“There has to be a commitment by the community to welcome newcomers.”
CARTWRIGHT ECONOMIC DEVELOPMENT OFFICER PENNY BURTON
Who’s coming to Manitoba?
Manitoba has more than doubled the number of immigrants arriving annually in the last decade – and aims to do so again within the next six years.
In 2004, 4,588 immigrants arrived in Manitoba, most coming through the Provincial Nominee Program (PNP), matching persons with skilled trades and professions to available jobs.
By 2008 that number had risen to 11,221. The province has a stated goal of bringing in 20,000 immigrants in 2016. And while Winnipeg continues to be the biggest magnet, more rural and northern areas are benefiting from the arrival of newcomers too.
In 2008, communities (outside Winnipeg) received 3,168 immigrants or roughly 28 per cent of the total immigration to this province.
Since 2003, approximately 13,000 have made their homes in more than 130 different locations throughout the province, other than Winnipeg. In 2008-09 the province allocated more than $1.25 million for regional settlement programming, plus an additional $1.98 million for adult language training in communities outside the city of Winnipeg. There are plans to increase that spending in 2010. Manitoba Labour and Immigration in 2009 created a new position of regional co-ordinator to facilitate better service provision to rural areas with increasing immigration.
Nadia and Alex Tolmachev’s first home in Canada was Winkler, after emigrating from South Russia in 2005. Two years later, the couple and their teenage daughter made another move – to the village of Cartwright.
Today the family speaks English, Alex runs a carpentry business and their daughter, Ekaterina, is finishing Grade 11 in this small community of 300.
Their new home is a far cry from the city of 11,000 they left in South Russia five years ago.
“In Cartwright there are better opportunities for starting a business. That’s why we can here,” says Ekaterina, who is more confident speaking English than her parents.
They’ve found life here very different than Russia, much slower paced, she adds. “In Russia there were many fast changes, that kind of stuff.”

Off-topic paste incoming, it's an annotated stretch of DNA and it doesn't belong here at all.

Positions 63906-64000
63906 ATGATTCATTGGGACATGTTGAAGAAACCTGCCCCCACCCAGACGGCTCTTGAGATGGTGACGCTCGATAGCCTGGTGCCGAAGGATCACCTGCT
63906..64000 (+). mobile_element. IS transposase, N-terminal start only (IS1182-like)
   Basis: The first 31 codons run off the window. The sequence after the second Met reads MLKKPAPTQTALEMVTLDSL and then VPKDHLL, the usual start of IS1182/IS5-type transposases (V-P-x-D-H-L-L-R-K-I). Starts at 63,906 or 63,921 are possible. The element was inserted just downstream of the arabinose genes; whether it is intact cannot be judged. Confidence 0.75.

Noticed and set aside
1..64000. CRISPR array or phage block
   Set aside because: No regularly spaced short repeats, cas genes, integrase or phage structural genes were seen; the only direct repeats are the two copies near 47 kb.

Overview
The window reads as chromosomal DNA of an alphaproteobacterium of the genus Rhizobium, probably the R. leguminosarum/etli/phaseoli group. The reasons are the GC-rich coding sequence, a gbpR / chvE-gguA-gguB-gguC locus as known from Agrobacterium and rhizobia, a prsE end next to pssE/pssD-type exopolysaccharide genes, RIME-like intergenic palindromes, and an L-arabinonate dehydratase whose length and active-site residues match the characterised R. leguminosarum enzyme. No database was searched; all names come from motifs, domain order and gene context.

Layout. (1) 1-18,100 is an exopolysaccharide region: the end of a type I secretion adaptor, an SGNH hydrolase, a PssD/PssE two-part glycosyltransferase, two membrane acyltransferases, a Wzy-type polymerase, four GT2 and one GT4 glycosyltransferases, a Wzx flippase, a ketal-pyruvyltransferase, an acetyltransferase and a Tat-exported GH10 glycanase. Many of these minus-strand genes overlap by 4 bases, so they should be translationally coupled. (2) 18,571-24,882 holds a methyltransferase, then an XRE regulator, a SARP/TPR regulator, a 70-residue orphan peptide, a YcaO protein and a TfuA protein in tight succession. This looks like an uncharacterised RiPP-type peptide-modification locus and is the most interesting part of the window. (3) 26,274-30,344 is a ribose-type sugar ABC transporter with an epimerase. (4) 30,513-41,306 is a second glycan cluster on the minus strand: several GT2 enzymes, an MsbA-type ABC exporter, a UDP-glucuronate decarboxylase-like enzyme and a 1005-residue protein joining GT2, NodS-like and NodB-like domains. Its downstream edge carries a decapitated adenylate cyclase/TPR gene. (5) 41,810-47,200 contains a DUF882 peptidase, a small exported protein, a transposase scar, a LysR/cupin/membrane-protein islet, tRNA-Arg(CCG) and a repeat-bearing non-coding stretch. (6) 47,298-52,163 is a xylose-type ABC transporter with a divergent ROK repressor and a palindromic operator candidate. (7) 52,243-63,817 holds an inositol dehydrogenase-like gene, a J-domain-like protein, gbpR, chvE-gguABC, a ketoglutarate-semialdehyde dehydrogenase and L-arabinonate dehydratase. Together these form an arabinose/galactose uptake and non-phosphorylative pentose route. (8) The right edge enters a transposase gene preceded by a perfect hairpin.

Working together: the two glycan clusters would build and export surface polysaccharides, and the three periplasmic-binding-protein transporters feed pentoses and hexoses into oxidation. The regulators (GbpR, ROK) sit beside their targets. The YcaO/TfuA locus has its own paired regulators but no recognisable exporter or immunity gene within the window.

Their family plans to stay in Cartwright. The Tolmachevs are among about 30 families, or 120 new faces in total, now calling this small south-central Manitoba village home, thanks to a strategic approach taken by Cartwright to grow its population through immigration.
This small centre’s success story began with local businesses expressing a need for skilled workers, said Penny Burton, economic development officer for Cartwright/ Mather and the Rural Municipality of Roblin who spoke at a recent conference in Brandon on steps smaller centres can take to grow through immigration.
The presence of several local manufacturing companies needing workers was Cartwright’s biggest lure for new residents, Burton said. The process of matching job openings to newcomers began with a visit by one potential immigrant, who’d come to look at rural property advertised on the Internet. He was subsequently interviewed by a local business, then returned to the UK to formalize his entry to Canada as a temporary foreign worker. He and his family of five arrived in 2004.
That’s what basically opened their gates, says Burton. A meeting with Manitoba Labour and Immigration officials was arranged to talk over local employers’ skilled labour needs.
That led to linking up with Morden-based immigration agency Pathfinders, which had networks overseas to look for people. Since that first arrival in 2004, Cartwright has welcomed over 30 families. Most come from Germany, but also from Russia, Israel, Bolivia, Colombia and Mexico. Many are now employed as painters, welders, and production line workers, including 17 new staff hired at Rainbow Trailers, a local manufacturer of flatbed and cargo trailers.
Burton said the rural lifestyle is also part of many newcomers’ hopes. Cartwright’s biggest challenge has been providing settlement services to its new residents. Settlement services include the help newcomers need to orient to their new surroundings, such as having different customs and laws explained, and being shown how to access public institutions.
Being a small centre, Cartwright has no resources on its own to hire settlement workers so Burton, who immigrated
with her family in 2001 from England, initially welcomes the family, then finds local volunteers to help them get settled.
“It’s an informal service that we offer,” she says, adding that a local farmer who speaks fluent German has provided invaluable support.
Burton said key to success for any small centre in successfully settling and retaining newcomers, is ensuring the whole town is on board and has the capacity to provide the help.
“There has to be a commitment by a community to welcome newcomers,” she said. In Cartwright, that has happened through forming partnerships with churches, the school and community groups, Burton said. As a result, there’s been a welcome provided on many fronts, from the local recreation commission adding soccer to its roster of activities for young folk unfamiliar with baseball and hockey to Cartwright’s history book committee making sure the newcomer families have their histories included in the 125th anniversary history book due out later this year.
The school has taken a lead role in welcoming activities, and has 41 new students added to its rolls, added Burton.
“This started with the community development corporation embracing the whole concept of this being a response to the needs of business, but it was also a way of sustaining the school.”
A key resource bolstering Cartwright’s “whole community” approach is the Safe Harbour Program.
Safe Harbour (www.safeharbour.ca)is a multicultural awareness program with resources to help not only owners and employees of businesses employing newcomers, but all those who encounter newcomers reject discriminatory attitudes and actions and embrace diversity.